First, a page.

As I stepped across the threshold, from the edge of the gangway and into the atrium, I, suddenly, felt like Alice stepping through the looking glass. For the next seven days, I would be leaving reality behind and entering the fantasy lands of Wonderland.

Never-Never Land and Times Square, all combined together.

My eyes were assaulted by the bright colors, reflections and glare; neon; chrome; mirrors; yet, not in an unpleasant way. The décor, while unexpected, seemed to add to the excitement of being on a ship. Looking around, you could tell that most of the passengers were fellow first-time cruisers. Eyes wide open, in a blank stare, with jaws slightly dropped. A general look that is a combination of surprise, amazement and excitement. Passengers clutching a copy of Carnival Capers in one hand and a map of the ship in the other. Despite the years that have passed, some things will never change.

For the very first time, I did the, now, traditional, self-guided, tour of the ship. I started with my cabin, which was slightly larger than I expected, until I checked out the bathroom. But, that's another story…

The picture window looked out at Watson Island, a familiar sight for a "local." Yet, it looked more exotic, magical and tropical through a ship's window than it did through my windshield, driving to work.

After checking out the cabin, I began exploring the entire ship from bow to stern and port to starboard. Of course, I had no idea what those terms meant, other than the fact that they were "nautical." It was later that I learned that port is the left side of the ship, facing the front. An easy way to remember is, "We leave the PORT going FORWARD."

As far as bow and stern are concerned, I always remember that my name is the same as the back of the ship. The problem with that is, if I forget and call them the bow and the Jeff.

The various rooms, clubs and lounges, along with the walkways and other public areas, added to the excitement, but it was the pool area that was alive and jumping. The public rooms all had a “theme,†but they all were done with glitz, incredible color, bright neon lights, sparkling/twinkling things; the effect was mind-boggling.

The ship was so far ahead of its time, that she still holds up very well today, against the new behemoths. She may be “small,†at a mere 45,000 grt, but she has enough public rooms to keep all, except the fussiest passengers, happy, and she has a certain intimacy that is lost on the larger ships.

As I got to the pool area, there was an island band playing a new song, which started in Jamaica, swept through the Caribbean and had made its way to "The States." The original was recorded by "Arrow," and, has since, become the unofficial theme song of cruising. People were dancing, clapping and, generally having one heck of a time, as the band sang, "All the people, all around me, feelin' hot, hot, hot…"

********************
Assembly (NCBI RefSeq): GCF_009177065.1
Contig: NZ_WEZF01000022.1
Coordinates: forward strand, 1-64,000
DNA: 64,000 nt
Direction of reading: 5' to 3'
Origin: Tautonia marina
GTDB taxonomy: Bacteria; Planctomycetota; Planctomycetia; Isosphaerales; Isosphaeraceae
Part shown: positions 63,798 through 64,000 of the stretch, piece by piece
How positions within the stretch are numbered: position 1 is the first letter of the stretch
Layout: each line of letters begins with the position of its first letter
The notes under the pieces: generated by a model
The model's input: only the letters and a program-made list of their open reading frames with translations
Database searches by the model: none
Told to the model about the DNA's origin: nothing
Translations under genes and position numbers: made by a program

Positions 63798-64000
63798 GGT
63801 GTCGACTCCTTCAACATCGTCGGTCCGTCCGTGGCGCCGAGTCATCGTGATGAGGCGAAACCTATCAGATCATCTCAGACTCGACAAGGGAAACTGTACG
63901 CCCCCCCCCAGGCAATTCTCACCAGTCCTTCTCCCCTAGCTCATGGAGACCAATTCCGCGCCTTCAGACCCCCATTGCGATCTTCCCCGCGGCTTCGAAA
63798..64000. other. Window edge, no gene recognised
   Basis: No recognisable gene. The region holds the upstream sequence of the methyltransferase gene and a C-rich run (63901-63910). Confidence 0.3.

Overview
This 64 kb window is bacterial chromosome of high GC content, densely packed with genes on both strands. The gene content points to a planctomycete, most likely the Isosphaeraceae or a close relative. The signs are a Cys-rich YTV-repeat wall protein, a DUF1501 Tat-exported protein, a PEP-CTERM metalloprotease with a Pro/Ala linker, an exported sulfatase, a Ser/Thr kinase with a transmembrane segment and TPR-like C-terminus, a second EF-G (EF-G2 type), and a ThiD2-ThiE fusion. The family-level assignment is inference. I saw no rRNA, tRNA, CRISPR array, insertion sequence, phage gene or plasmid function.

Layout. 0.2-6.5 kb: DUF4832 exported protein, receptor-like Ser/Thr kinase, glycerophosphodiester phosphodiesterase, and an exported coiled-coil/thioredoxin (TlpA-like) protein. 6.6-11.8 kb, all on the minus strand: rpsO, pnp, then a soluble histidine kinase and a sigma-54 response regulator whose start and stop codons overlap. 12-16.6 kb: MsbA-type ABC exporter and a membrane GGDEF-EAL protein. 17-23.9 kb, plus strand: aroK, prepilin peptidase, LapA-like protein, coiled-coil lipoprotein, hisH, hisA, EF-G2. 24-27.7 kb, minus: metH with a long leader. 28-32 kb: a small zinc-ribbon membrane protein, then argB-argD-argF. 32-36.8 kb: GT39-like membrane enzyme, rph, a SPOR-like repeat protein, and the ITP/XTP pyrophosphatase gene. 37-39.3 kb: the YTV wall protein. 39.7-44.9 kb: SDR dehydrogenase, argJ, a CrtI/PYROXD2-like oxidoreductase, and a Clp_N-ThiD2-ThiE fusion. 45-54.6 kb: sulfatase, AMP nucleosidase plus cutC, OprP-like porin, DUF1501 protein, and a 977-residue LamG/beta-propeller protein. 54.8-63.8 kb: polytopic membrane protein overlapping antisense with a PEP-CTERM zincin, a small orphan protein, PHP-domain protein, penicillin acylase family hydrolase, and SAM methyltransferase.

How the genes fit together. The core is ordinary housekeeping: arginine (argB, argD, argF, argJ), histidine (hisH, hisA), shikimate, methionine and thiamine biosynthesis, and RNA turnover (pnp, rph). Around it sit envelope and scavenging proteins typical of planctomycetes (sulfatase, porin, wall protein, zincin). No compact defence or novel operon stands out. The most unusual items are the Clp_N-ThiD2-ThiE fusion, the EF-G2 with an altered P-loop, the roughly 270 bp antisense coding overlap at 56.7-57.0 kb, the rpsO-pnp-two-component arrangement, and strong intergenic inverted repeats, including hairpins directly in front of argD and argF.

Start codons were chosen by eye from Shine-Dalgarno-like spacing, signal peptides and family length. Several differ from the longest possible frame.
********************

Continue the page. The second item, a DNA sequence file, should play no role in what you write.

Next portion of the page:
Bar waiters with trays of frozen thingees, in fancy, tulip-shaped, glasses on their heads, moving to the beat of the music………."hot,hot,hot"….The photographer shoving a camera in your face…….."me mind on fire, me soul on fire"…..a video camera, suddenly in front of your eyes…"feelin' hot, hot, hot"…..

Although some people can find this initial assault annoying, I find that it is one of the most exciting parts of the cruise. Throw in the Welcome Aboard Buffet, and you have begun to discover what cruising is all about.

A few hours after getting onto the ship, I watched as the ropes were dropped, the ship began to pull away from the dock. I, kind of, expected Kathie Lee Gifford to be dancing across the deck, singing, “If They Could See Me, Now,†but, had to settle for a very bad rendition of “Anchors Aweigh†blaring out of the crummy on-board speakers.

Most of the passengers were standing at the rails, towards the stern of the ship. People were waving from the ship, and passers-by on the MacArthur Causeway were honking their horns, and waving back.

A group of well-wishers stood along the shore and waved and yelled. I had been one of those well-wishers, just one week earlier, when I drove to South Pointe Park to shoot some videos of the Holiday, leaving the Port, which would become the opening shots of the video I was now taking, from the opposite perspective.

I sailed past Star Island, Hibiscus and Palm Islands, and South Beach; watching the, now, distant lights of Miami fade away against the backdrop of the spectacular South Florida sunset, and, then, out to the open sea.

The pilot boat pulled alongside, shortly afterwards, and the Pilot hopped off our ship, onto his boat, and headed back to Miami. This is another part of the cruise that will never lose its excitement. When the Pilot hops off the ship, onto the Pilot Boat, you know your cruise has officially begun; you are on our own and the adventure, truly, about to begin……

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Thanks again for sharing your first adventure on the Carnival Holiday. Believe it or not sailing the Holiday is one of my dream cruises because ot the history of the ship.

Do you have A SEA OF MEMORIES - Part 3, 4, 5...

I can see a book in your writing.

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Thank you, mebert, I'm flattered.

As a matter of fact, it IS a book! I intend to post another part about once a week until it's done.....